SAN PEDRO, Calif. — U.S. Coast Guard investigators say it's likely an anchor hit and ruptured the pipeline, causing the oil spill off the coast of Orange County.

In fact, there might have been several strikes over many months due to the pipeline’s displacement, the damage done to the concrete encasement and the marine growth that sprouted nearby.

What You Need To Know

  • An anchor strike likely caused the oil spill off the coast of Orange County, according to reports

  • Given how busy and backlogged the ports are right now, there are many suspects

  • There are more than 80 ships awaiting berth, and some are parked so far from the shore that they're unable to drop an anchor

  • The wait time to get into the port complex is so long that some ships are dealing with a buildup of slime on the hull and overflowing sewage tanks

Given how busy and backlogged the ports are right now, there are many suspects. While underwater infrastructure is taken into account when placing ships awaiting berth, cargo ships routinely pass through the area where the leak originated.

The Port of Long Beach had its strongest August ever cargo-wise, and that was just the start of peak shipping season.

On Sunday, there were 87 vessels waiting just off the coast to get to the ports of Los Angeles and Long Beach. There is a nonprofit organization on duty at all hours monitoring each and every one of them.

J. Kipling Louttit, a retired Coast Guard captain, is the executive director of the Marine Exchange of Southern California. His team tells incoming ships where to drop anchor while they’re waiting to unload. Now, they're placing vessels in spaces so far out that the water is too deep to drop an anchor. They call this the drift area because the ships can’t help but shift with the wind.

“We’ve last needed drift areas in 2004, and we needed about six of them, and the record this time is 37,” said Louttit.

Think of the Marine Exchange like air traffic control for the sea. Louttit is dealing with problems they’ve never seen before because some ships are waiting multiple weeks, causing slime to build up on the hull and sewage tanks to fill up.

More problems could arise soon. Wind stronger than 35 knots is in the forecast. This activates the heavy weather protocols for vessels at anchor, meaning a second anchor must be kept ready, and engines remain on immediate standby — in addition to always having a watchstander on the bridge.

If the backlog continues to grow, Louttit has a temporary solution.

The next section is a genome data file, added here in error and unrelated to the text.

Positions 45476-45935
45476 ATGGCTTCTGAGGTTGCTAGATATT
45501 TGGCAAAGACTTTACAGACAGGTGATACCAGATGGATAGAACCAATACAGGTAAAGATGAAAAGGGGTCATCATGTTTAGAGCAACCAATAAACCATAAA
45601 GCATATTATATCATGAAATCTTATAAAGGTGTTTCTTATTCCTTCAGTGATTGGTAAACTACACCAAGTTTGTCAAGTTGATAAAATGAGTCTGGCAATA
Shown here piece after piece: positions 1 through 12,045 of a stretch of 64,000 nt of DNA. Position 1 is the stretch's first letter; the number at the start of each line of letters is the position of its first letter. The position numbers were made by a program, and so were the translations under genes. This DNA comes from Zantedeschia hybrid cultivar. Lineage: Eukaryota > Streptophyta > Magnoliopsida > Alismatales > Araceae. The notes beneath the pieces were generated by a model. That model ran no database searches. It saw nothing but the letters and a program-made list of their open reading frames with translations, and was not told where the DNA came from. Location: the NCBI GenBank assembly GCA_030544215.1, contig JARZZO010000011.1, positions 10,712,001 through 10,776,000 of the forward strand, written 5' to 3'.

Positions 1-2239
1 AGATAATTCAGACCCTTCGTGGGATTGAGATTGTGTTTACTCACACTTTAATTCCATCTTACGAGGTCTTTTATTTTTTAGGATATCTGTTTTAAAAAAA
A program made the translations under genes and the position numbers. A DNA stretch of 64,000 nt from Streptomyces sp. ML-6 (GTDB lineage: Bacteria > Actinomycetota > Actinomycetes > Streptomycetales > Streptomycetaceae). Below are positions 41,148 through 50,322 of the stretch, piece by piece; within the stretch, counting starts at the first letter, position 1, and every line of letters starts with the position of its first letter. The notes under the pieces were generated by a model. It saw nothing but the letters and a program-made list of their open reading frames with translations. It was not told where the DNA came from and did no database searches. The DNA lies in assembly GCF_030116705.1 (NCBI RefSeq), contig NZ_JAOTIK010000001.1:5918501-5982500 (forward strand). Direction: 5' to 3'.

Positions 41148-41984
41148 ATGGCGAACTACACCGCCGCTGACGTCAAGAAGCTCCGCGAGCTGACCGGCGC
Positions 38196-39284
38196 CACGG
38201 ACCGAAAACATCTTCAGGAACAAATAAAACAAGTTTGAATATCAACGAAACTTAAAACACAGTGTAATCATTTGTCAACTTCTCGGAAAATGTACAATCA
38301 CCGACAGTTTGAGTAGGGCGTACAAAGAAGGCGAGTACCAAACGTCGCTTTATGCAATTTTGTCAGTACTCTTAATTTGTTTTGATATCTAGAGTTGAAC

“If we really, really got uncomfortable with the number of ships that were in Southern California waters, somebody could just make the decision: Stop in the middle of the ocean,” he said.

On land, a lot is being done to move cargo quicker. The nearly $1.5 billion project to complete the Long Beach Container Terminal at Middle Harbor just wrapped. The final phase included a 4,200-foot-long concrete wharf capable of welcoming three massive ships at once. The terminal’s CEO, Anthony Otto, noted that the facility will be larger than the entire Port of Oakland.

"This additional capacity is badly needed right now," he said. "I think trade is strong and the capacity that we’re adding here is really something that’s coming in just the nick of time."

Both ports promised to expand the hours trucks can pick up and return containers.

While Louttit can say with certainty that a rampant virus and increased buying allowed the number of waiting ships to blossom, it’s not so clear what will bring us back to normal, where was only one, or even zero ships waiting for berth.

“I feel very comfortable sleeping at night 'cause I’ve got great people, great equipment and great port partnerships,” said Louttit.

Whatever the future holds, it’s a given that there will be more ships on the horizon.

The Marine Exchange is working with the Coast Guard and unified command as far as the investigation into the cause of the spill. In terms of traffic flow, Louttit said the spill had little impact.

The Coast Guard says the oil spill will make them take a second look at the placement of the ships trying to come to the San Pedro Bay Port Complex.